88. 88. Wat kunnen we LEREN van games?<br />“Door de speler stapje voor stapje mee te nemen in het verhaal, en tegelijkertijd de complexiteit rustig op te voeren doceert de game designer de kneepjes van de game.”<br />
  89. 89. Problems with edutainment today<br />Little intrinsic motivation<br />No integrated learning experience<br />Drill-and-practice learning principles<br />Simple gameplay<br />Inferior graphics and technology<br />
  90. 90. LearningPrinciplesGee<br />JAMES PAUL GEE (2005) Learning by Design: good video games as learning machines, E-Learning and Digital Media, 2(1), 5-16. <br />“How do good game designers manage to get new players to learn long, complex, and difficult games?”<br />“There are many good principles of learning built into good computer and video game.”<br />
  91. 91. I. Empowered learners <br />Co-design<br />Principle: Good learning requires that learners feel like active agents (producers) not just passive recipients (consumers). <br />Games: In good games, players feel that their actions and decisions—and not just or primarily the designers’ actions and decisions—are co-creating the world they are in.<br />
  92. 92.
  93. 93. I. Empowered learners <br />Customize<br />Principle: Different styles of learning work better for different people. People cannot be agents of their own learning if they cannot make decisions about how their learning will work. At the same time, they should be able (and encouraged) to try new styles. <br />Games: Good games achieve this goal in one (or both) of two ways. In some games, players are able to customize the game playto fit their learning and playing styles. In others, the game is designed to allow different styles of learning and playing to work. <br />
  94. 94. II Problem Solving<br />Well–orderedproblems<br />PleasantlyFrustrating<br />Skills as Strategies<br />“People learn and practice skills best when they see a set of related skills as a strategy to accomplish goals they want to accomplish. “<br />http://www.youtube.com/watch?v=8xPUdFaraoQ<br />
  95. 95. III Understanding<br />System Thinking<br />Principle: <br />People learn skills, strategies, and ideas best when they see how they fit intoan overall larger system to which they give meaning. In fact, any experience isenhanced when we understand how it fits into a larger meaningful whole.<br />Games: <br />Good games help players see and understand how each of the elements in thegame fit into the overall system of the game and its genre (type). Players get a feel forthe “rules of the game”—that is, what works and what doesn’t, how things go or don’t<br />go in this type of world. <br />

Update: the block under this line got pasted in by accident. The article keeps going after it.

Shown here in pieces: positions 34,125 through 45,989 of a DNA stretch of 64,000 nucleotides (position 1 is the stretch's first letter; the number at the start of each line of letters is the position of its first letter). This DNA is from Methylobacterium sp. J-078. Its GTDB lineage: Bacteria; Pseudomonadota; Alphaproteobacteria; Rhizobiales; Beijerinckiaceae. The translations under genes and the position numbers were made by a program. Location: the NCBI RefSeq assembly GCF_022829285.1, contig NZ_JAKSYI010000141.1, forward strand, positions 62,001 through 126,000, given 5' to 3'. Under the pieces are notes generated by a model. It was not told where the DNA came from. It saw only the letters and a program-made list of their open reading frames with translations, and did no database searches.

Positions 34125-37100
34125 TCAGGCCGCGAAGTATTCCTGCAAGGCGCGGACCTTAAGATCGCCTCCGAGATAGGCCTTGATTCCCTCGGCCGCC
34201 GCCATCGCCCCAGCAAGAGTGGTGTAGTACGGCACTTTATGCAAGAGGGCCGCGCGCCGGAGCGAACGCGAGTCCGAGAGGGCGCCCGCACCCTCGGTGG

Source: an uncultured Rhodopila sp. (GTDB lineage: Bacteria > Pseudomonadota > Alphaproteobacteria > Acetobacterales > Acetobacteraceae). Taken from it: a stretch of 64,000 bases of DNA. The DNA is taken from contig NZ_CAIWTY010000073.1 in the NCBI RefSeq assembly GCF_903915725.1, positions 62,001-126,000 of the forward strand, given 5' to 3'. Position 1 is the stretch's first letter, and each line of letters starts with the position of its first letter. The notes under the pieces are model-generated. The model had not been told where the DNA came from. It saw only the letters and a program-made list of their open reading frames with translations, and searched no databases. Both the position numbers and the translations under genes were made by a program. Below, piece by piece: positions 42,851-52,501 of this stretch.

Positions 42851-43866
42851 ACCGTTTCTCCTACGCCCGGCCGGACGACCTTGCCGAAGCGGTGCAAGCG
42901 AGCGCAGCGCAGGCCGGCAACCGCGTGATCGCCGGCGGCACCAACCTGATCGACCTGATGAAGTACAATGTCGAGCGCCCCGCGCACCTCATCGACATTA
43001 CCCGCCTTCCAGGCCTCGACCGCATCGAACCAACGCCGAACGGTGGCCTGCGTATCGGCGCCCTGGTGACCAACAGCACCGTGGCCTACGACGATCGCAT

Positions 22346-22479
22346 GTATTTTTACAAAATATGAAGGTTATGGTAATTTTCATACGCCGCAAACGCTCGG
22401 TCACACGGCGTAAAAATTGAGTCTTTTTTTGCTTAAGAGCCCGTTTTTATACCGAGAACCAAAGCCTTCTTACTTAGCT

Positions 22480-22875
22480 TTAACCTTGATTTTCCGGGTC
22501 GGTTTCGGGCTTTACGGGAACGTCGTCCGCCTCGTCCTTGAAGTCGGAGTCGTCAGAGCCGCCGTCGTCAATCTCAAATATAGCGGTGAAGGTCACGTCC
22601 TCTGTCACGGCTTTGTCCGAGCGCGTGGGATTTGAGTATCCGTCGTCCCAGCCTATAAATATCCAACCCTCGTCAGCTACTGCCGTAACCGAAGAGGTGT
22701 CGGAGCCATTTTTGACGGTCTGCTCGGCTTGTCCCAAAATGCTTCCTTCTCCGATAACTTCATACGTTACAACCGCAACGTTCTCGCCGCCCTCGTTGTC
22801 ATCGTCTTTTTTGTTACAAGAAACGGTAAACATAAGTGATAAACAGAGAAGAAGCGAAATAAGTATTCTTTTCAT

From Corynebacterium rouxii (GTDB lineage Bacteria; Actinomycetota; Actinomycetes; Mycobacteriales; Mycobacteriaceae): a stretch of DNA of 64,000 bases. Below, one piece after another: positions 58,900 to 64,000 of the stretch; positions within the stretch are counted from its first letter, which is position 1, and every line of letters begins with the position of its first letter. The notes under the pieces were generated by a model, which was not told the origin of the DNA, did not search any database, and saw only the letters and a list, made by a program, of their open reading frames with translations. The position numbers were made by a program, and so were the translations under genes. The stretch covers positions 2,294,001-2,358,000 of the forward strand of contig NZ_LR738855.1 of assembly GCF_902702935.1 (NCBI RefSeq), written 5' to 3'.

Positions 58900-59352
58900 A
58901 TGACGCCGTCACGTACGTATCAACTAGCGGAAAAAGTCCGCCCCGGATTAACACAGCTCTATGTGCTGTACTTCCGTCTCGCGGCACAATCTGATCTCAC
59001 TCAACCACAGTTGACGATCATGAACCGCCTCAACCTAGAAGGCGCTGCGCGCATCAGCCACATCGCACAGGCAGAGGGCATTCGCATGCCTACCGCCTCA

96. 96. III Understanding<br />Meaning as action image <br />Principle: <br />Humans do not usually think through general definitions and logical principles. Rather, they think through experiences they have had.<br />Games: <br />This is, of course, the heart and soul of computer and video games. Even barely adequate games make the meanings of words and concepts clear through experiences the player has and activities the player carries out, not through lectures, talking heads, orgeneralities. <br />
  97. 97. Gimme Gimme Gimme a Game<br />
  98. 98. <ul><li>Concreet lesmateriaal</li></li></ul><li>Physical Prototype “Skin Deep”<br />
  99. 99. <ul><li>Play testing “Skindeep”</li></li></ul><li>http://vimeo.com/9527183<br />
  100. 100.
  101. 101. DEEL 3<br />Gamification<br />
  102. 102. “Gamification is the use of game mechanics for non-game applications, particularly consumer-oriented web and mobile sites, in order to encourage people to adopt the applications. It also strives to encourage users to engage in desired behaviors in connection with the applications.”<br />
  103. 103. The blueprint<br />There‘s an activity you want your users to do (like checking in). You give them points for performing the activity. For a certain amount of points or certain activities, they earn extras – badges, levels –, and you throw in a leaderboard to create competition.<br />
  104. 104. Game Layeron top of the world<br />Building a Game Layeron top of the world, Seth Priebatsch<br />http://www.youtube.com/watch?v=Yn9fTc_WMbo&feature=related<br />
  105. 105. Game Layeron top of the world<br />Appointmentdynamic<br />“people have to do something at a certain time”<br />Influence and status<br />“the ability of oneplayer to modify the behavior of another’sactionthroughsocialpressure”<br />Progressiondynamic<br />“a dynamic in whichsuccess is granularlydisplayed and measuredthrough the process of itemizedtasks”<br />Communaldiscovery<br />“ a dynamicwhereinanentirecommunity is rallied to worktogether to solve a challenge”<br />
  106. 106. Pros and cons<br />Pawned. <br />Gamification and itsdiscontents<br />Sebastian Deterding (@dingstweets)<br />Playful 2010, London, 24.09.2010<br />
  107. 107. Pros and cons<br />“Playing video games is fun because it provides experiences of competence, self-efficacy, mastery. <br />Conversely, not a single serious empirical study to my knowledge mentions extrinsic rewards as a crucial motivating factor.”<br />Raph Koster<br />A Theory of Funfor Game Design (2005)<br />
  108. 108. “ The taskhe has to performoneach unit that passes in front of his station shouldtakeforty-threeseconds to perform – the same exact operationalmostsixhundredtimes in a workingday. Most peoplewouldgrowtired of suchworkverysoon. ButRico has been at this job for over fiveyears, and hestillenjoys it. The reason is thatheapproacheshistask in the samewayanOlympicathleteapproacheshisevent: Howcan I beat my record?”<br />PsychologistMihalyCsikszentmihalyi<br />